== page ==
A $5-a-Week campaign could be a simple first step to take, Meter said. Colorado has an Eat 5, Buy $5 campaign encouraging locals to eat at least five locally produced fruits, vegetables and other foods a week.

    If each Blaine County resident bought $5 of food directly from local farmers each week, local farmers would earn $5.7 million

    “That doesn’t seem ridiculous,” said Meter.

    Other steps:

  • Unify the community foods coordination, something that started with the new Blaine County Food Council.
  • Brand the region for something that’s unique. One community, for instance, grows scads of cabbage, with restaurants competing with one another to come up with sauerkrauts containing everything from sausage to lavender.

    Perhaps, Sun Valley might draw on its Austrian heritage to come up with a line of Austrian-inspired foods, Meter said. “Brand with whatever’s easy and reliable to grow.”

  • Formalize a wholesale produce partnership.
  • Solidify the status of the Wood River Farmers Market. In 2018 the Ketchum Farmers Market netted a record $450,000 in sales, $141,000 more than the year before, said Stacy Whitman of the Local Food Alliance.

    But the Hailey Farmers Market has shrunk. And Meter said he is worried about the new location of the Ketchum’s Farmers Market, which will be held outside River Run Lodge this summer, as it could seem  divorced from Ketchum.

    The Tucson Food Bank supports its farmers market, he added, by buying produce there and selling it at  low cost to clients.

    Larry Schoen noted that he could grow 25 acres of root vegetables but the infrastructure for getting that to market doesn’t exist. That’s why everything is on a small scale, he said.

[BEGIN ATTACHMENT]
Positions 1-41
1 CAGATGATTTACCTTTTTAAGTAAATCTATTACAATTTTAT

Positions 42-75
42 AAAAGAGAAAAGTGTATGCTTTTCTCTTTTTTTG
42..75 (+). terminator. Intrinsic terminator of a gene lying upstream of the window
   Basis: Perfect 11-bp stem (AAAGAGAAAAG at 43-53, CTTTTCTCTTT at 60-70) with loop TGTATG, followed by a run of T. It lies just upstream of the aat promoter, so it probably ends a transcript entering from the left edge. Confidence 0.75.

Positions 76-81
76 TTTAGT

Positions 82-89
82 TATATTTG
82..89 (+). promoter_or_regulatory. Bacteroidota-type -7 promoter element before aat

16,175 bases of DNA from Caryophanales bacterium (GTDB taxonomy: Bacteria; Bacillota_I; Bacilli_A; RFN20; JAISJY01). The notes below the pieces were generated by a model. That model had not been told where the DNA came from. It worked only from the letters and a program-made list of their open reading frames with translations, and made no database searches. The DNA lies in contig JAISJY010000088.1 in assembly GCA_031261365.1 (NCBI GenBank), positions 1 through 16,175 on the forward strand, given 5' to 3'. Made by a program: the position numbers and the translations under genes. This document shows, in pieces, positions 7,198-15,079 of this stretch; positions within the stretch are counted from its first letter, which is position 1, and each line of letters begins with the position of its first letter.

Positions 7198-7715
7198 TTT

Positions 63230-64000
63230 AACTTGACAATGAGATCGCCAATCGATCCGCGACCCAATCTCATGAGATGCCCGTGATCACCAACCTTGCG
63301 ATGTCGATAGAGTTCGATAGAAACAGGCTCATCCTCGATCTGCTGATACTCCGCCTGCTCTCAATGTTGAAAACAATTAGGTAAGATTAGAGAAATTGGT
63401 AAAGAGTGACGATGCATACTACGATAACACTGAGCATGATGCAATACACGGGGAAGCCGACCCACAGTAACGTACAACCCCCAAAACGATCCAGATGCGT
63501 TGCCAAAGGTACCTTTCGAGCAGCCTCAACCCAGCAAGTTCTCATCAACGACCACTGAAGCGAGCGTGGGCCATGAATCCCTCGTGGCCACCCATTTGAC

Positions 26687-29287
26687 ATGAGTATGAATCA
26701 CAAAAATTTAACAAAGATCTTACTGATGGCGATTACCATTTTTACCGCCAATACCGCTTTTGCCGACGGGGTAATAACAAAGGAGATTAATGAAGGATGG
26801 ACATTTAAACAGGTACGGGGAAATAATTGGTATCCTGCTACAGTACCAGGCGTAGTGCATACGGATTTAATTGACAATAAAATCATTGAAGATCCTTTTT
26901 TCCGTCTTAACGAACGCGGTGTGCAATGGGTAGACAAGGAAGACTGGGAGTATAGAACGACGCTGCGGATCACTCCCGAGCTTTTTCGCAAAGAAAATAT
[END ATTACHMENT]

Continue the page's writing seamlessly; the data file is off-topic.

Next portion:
One thing that’s needed is more warehousing and processing space, Meter noted.

    Perhaps, those looking for more warehouse space, including Kraay’s and Atkinsons’, could team up, he said. And food processors could start with underutilized church and school kitchens to determine what is needed before building a stand-alone facility.

    Meter said Blaine County residents also need to address the social issues that create the need for 19 percent of the county’s residents to seek help from The Hunger Coalition.

    Personal income among residents of the county has increased 14-fold since 1969, but that’s come primarily from earnings on interest, dividends and rental properties. Income from other sources is flat  or rising slowly.

    One million dollars’ worth of SNAP benefits come in every year because people don’t have enough to eat. SupplementalNnutrition Assistance Program benefits are the foremost source of net food dollars for Blaine County

    Blaine County consumers buy $63 million of food each year--$36 million of that to be cooked and consumed at home.

    But farmers’ incomes are slightly lower than 1969, even though farmers have doubled production. Cash receipts for Blaine County farmers totaled $35 million last year.

    “Reach out to nearby farmers to sell at your Farmers Market or they will go to larger markets in Bo9ise and Sale lake City,” Meter warned.

    WHY LOCAL FOODS?

  • Purchasing directly from local farmers allows you to get to know the people who grow your food.
  • A shorter distance from field to plate means less dependence on fossil fuels and reduced air pollution.
  • Fruits and vegetables grown locally are picked when ripe and are therefore tastier and more nutrient rich.
  • Money spent on local food is reinvested with businesses in the community.
  • Purchasing food locally helps ensure farmers’ viability and keep them farming instead of selling their land to developers.
  • Growing food locally ensures there will be food during disasters that might prevent outside food from being shipped in.

Want to learn more? Contact amy@sunvalleyinstitute.org or stacy@sunvalleyinstitute.org.